- You’ll want to confirm your mobile device as Weather Emergency Alerts (WEA) enabled, as this is the best way to warnings about severe weather. You can read the emergency management plan with a slew of storm safety tips, from winter weather to tornado shelters. If you’re going into the wilderness, get a NOAA weather radio so you don’t miss alerts outside the mobile range.
- Owasso has “traffic-calming devices” around the city, especially near schools and in neighborhoods. These are speed bumps that can do damage to your car if you aren’t going at or below the speed limit. Keep an eye out for these and always drive at the speed limit.
- You’ll most likely need a PikePass to drive on the turnpike. I-44 is a turnpike, and it starts at the Oklahoma/Missouri border and runs through Oklahoma City. The PikePass website has all the information you need, and any rental car should come with a PikePass installed.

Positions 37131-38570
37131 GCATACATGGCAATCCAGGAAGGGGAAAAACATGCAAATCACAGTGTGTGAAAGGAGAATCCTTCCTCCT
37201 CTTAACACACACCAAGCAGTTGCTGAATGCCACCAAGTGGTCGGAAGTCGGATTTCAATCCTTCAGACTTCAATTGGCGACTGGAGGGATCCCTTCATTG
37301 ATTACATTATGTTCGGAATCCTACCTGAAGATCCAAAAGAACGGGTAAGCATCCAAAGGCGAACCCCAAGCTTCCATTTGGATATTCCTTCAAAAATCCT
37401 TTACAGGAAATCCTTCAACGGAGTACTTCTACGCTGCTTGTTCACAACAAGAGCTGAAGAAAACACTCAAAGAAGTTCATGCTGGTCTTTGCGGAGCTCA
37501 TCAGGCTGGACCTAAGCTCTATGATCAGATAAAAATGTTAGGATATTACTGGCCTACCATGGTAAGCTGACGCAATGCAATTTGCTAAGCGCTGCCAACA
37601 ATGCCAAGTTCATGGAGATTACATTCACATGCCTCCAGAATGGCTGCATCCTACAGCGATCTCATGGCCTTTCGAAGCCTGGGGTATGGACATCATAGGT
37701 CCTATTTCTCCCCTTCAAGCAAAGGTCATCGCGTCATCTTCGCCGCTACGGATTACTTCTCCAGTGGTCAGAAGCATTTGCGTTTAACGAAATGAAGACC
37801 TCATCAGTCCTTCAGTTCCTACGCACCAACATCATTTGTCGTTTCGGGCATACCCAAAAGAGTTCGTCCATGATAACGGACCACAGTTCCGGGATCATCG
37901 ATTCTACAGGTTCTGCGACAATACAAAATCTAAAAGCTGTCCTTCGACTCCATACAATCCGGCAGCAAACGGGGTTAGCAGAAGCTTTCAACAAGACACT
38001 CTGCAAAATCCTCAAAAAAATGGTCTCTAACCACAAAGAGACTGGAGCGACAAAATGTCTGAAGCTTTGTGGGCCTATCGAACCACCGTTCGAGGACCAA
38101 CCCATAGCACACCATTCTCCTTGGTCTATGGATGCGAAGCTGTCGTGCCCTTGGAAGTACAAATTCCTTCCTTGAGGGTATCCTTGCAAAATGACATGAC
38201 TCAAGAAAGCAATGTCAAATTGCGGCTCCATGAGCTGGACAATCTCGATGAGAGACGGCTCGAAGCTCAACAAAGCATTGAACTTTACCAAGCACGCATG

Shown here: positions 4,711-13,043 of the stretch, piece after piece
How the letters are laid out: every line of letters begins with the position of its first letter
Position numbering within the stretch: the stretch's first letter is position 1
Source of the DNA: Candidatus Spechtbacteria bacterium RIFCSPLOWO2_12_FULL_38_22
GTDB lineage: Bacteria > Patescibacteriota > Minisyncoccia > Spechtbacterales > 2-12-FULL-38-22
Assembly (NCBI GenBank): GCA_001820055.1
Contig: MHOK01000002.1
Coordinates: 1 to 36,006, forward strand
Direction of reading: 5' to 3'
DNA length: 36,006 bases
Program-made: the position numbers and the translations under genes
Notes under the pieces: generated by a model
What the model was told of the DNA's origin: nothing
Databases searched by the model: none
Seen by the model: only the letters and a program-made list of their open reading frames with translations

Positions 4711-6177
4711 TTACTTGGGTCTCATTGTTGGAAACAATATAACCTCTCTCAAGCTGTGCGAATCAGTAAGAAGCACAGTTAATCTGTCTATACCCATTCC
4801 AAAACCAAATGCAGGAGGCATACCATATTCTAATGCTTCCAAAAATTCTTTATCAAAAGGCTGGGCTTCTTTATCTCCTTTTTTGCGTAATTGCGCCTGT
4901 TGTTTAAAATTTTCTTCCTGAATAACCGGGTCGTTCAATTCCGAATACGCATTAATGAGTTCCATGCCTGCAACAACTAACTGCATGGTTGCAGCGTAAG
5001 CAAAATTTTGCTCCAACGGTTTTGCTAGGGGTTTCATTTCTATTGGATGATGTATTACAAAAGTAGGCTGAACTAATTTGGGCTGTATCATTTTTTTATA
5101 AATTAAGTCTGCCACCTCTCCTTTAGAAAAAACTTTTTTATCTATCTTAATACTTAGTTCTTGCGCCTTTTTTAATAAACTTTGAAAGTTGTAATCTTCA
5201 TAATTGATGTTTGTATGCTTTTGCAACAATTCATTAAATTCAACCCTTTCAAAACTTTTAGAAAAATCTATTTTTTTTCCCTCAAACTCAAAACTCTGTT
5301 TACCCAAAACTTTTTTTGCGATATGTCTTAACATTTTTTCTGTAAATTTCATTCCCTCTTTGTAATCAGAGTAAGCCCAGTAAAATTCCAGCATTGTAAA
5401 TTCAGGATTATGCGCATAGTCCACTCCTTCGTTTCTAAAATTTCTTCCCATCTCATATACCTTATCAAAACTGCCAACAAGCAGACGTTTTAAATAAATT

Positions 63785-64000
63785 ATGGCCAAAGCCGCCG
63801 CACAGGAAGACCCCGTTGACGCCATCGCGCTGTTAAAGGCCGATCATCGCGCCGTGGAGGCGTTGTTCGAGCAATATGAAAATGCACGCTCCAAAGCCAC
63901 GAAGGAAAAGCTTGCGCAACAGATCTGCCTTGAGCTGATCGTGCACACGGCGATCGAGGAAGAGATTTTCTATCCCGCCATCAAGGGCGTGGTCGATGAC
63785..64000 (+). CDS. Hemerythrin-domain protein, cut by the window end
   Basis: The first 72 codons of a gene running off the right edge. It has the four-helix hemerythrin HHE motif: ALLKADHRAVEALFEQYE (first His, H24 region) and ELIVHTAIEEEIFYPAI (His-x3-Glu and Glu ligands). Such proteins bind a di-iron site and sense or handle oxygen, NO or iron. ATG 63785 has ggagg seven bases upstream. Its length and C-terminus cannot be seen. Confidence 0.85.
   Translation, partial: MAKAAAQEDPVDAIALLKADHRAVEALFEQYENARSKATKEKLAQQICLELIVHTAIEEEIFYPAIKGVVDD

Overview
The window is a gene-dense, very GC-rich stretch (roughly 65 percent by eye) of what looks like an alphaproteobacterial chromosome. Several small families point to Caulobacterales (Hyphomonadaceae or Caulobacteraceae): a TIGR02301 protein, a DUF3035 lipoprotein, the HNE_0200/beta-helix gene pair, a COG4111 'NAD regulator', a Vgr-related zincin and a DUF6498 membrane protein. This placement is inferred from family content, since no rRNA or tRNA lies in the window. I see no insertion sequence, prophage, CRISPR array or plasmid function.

- Owasso is a commuter town to Tulsa, so plan your travel with that in mind. The start and end of the workday can lead to congestion on the surface streets and highways. The busiest times will be around 8am and 5pm. The turnpike has limited services, so make sure you have enough gas and use the restroom before you enter.
- Anglers need a fishing license from the Oklahoma Department of Wildlife Conservation. Even boating and hunting have specific requirements. Review the Licensing System FAQ on the department’s website to make sure you’re in compliance when doing outdoor activities.
- This part of Oklahoma has more hills than you’d expect, especially since the state has a reputation for being flat. Even when there’s a little snow or ice on the roadways, it can be hard to navigate. An all-wheel drive vehicle is preferred in the winter. If an ice storm is approaching, I highly recommend you get everything you need to bunker down for a few days.
- The city’s website has a section called “Report a Concern.” This is a one-stop shop to report issues from potholes to suspicious criminal activity. A special form is available if a streetlight is out. I know you’re just visiting, but any reporting of safety issues helps everyone.